Conscription in Britain, 1939-1964: The Militarisation of a Generation

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Taylor & Francis, 2006 - 307 Seiten
Compulsory military service in Britain can be traced back to Anglo-Saxon times, but it was only in the twentieth century that it became universal. Conscription occurred during both world wars with a total of eight million men in total being conscripted into the army, navy and air forces, and after the end of the Second World War compulsory service continued for another eighteen years to meet overseas commitments and under the threat of the Cold War.

Conscription in Britain 1939-1963 outlines the historical record of conscription from the fyrd of the Dark Ages, through to Nelson's day and up to and including the First World War. The book goes on to concentrate on conscription during the Second World War and National Service which continued in the decades afterwards. The strategic and political considerations that governed British military recruitment in the period 1939-1963 are described and analyzed. Individual experiences in the services are examined, putting human flesh on the strategic and political skeleton. The book looks at aspects of conscription including the demands made on the services, how officers and men were selected and trained, and how discipline was imposed. The years following the Second World War are also investigated, considering the effect of twenty four years continuous conscription on the services themselves; on women's rights; on attitudes towards authority and patriotism; on race issues and on the breakout of individualism in the 1960s.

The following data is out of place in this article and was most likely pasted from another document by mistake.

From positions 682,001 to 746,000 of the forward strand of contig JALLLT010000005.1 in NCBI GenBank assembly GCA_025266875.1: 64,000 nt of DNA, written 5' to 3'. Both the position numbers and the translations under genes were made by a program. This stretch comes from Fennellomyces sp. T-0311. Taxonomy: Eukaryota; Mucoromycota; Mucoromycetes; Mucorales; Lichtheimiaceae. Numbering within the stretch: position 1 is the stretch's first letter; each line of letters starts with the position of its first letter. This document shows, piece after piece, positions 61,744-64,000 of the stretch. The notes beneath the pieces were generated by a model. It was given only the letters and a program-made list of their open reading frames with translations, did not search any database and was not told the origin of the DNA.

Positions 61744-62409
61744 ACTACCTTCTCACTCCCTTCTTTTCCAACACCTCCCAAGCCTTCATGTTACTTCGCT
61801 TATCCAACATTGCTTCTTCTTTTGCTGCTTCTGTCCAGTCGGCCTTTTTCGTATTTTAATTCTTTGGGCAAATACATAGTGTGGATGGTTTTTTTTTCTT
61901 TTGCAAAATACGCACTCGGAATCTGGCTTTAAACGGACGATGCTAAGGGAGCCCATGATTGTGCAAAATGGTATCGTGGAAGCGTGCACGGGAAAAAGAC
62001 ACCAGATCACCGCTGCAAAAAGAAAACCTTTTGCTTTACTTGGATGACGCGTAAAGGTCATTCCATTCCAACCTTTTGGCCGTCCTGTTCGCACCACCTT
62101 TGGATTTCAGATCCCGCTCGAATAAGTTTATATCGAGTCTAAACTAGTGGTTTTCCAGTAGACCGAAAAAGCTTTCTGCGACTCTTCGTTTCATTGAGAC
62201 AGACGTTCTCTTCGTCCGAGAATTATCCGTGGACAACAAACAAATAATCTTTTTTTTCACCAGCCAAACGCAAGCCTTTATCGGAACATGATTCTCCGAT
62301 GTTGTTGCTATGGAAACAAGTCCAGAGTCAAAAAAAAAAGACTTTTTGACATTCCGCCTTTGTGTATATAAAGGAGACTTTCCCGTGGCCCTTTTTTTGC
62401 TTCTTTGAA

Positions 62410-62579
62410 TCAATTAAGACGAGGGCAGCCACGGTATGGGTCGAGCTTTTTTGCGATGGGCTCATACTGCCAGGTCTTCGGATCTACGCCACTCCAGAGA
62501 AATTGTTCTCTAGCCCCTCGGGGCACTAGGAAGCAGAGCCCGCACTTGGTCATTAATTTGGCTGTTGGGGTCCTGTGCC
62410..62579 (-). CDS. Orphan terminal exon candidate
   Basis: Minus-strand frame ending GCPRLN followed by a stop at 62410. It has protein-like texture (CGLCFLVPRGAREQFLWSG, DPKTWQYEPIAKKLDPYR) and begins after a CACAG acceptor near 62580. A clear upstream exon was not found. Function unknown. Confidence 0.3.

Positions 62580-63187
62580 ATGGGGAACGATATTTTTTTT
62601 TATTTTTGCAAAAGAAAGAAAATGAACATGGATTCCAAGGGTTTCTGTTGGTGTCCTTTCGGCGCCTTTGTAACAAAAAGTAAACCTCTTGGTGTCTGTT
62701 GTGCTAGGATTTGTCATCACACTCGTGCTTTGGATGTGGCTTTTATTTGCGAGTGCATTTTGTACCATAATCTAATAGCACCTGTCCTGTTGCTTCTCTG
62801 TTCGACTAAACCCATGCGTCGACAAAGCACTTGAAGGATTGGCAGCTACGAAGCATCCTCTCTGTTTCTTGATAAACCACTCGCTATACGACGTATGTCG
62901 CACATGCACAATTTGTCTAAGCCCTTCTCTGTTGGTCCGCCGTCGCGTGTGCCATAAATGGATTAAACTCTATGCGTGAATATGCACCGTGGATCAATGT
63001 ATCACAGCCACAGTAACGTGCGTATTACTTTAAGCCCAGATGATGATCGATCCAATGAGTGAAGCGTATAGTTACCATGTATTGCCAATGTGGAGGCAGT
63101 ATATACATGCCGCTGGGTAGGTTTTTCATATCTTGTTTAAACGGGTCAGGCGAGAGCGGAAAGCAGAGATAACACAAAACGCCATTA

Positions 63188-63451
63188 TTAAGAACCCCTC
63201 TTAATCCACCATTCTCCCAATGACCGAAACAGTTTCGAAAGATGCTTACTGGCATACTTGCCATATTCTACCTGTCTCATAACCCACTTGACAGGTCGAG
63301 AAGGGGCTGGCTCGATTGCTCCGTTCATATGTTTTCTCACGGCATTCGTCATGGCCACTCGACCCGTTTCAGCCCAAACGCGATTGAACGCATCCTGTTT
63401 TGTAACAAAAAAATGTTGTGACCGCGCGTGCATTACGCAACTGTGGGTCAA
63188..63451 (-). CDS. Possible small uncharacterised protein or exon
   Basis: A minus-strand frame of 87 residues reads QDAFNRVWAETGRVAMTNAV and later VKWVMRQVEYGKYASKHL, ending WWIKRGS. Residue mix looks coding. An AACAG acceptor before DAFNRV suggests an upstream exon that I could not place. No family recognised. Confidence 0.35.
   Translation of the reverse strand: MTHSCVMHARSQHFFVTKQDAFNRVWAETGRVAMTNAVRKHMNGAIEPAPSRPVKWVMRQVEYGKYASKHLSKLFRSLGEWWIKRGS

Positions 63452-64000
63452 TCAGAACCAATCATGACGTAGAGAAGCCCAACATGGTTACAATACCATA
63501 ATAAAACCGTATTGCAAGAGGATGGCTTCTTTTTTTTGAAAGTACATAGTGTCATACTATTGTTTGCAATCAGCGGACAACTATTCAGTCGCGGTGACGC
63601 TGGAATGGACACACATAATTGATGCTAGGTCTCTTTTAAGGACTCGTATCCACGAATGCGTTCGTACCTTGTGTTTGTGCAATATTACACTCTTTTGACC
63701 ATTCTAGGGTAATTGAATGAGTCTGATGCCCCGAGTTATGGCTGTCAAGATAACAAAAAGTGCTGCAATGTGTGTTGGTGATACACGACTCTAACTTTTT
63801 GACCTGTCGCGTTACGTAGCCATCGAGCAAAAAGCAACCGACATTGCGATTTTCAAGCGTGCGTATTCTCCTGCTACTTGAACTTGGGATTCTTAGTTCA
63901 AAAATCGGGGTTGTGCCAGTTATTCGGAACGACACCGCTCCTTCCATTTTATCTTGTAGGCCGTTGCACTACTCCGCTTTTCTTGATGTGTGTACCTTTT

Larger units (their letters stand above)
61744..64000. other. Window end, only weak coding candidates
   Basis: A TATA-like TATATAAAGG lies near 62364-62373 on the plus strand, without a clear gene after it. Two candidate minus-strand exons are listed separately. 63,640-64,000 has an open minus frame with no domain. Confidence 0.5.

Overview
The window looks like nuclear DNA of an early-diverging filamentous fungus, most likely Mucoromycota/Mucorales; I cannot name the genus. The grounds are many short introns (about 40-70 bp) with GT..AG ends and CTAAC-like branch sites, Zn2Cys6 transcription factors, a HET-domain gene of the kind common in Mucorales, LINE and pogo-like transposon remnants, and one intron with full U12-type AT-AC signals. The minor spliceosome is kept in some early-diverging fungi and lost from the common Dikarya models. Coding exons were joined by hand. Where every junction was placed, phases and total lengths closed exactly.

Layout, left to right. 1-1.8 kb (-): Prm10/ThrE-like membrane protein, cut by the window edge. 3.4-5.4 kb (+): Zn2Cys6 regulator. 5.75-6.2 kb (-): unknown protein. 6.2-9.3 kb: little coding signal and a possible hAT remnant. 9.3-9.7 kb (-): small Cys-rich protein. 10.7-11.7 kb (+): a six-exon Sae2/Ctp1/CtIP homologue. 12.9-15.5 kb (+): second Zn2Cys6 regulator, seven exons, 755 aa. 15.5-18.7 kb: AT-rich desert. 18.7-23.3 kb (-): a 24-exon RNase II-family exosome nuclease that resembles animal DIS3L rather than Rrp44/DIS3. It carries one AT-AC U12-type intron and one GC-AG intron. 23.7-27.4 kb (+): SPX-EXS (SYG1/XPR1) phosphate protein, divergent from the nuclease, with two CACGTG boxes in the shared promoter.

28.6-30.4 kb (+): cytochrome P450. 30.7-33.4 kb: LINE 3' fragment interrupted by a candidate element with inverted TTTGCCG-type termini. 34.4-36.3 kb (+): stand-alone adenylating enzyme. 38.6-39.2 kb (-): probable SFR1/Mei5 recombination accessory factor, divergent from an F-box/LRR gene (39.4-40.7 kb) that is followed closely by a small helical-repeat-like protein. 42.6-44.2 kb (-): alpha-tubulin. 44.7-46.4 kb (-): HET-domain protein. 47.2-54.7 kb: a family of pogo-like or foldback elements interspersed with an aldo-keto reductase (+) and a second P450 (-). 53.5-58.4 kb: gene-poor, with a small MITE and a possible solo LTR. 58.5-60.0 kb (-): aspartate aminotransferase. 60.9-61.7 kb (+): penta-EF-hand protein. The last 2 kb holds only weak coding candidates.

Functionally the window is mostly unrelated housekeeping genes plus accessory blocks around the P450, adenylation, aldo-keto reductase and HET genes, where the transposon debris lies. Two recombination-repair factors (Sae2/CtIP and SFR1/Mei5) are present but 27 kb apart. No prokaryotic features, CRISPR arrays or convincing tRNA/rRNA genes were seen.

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Inhalt

The continental and the maritime
21
Survival and success
37
Cold War and imperial decline
56
Pacifism and pledges
79
Pulling together mostly
94
Peacetime conscription
108
The men
129
The women
136
The exempted and the rejected
180
The objectors
187
The rebels
193
Misfortunes of war
202
Patriots and neutrals
210
At sea and down the pit
216
Defending the home front
223
At the lathe on the land
229

Wrens Atts and Waffs
149
Pegs and holes
155
Officers and gentlemen
162
Colour class and creed
170
Roll on demob
235
Expediency not ideology
243
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Über den Autor (2006)

Roger Broad was conscripted into the Royal Army Educational Corps in 1950-1 before reading Modern History at the The Queen's College, Oxford. He went into journalism, and was later for 22 years as official of the European Commission and of the European Parliament.

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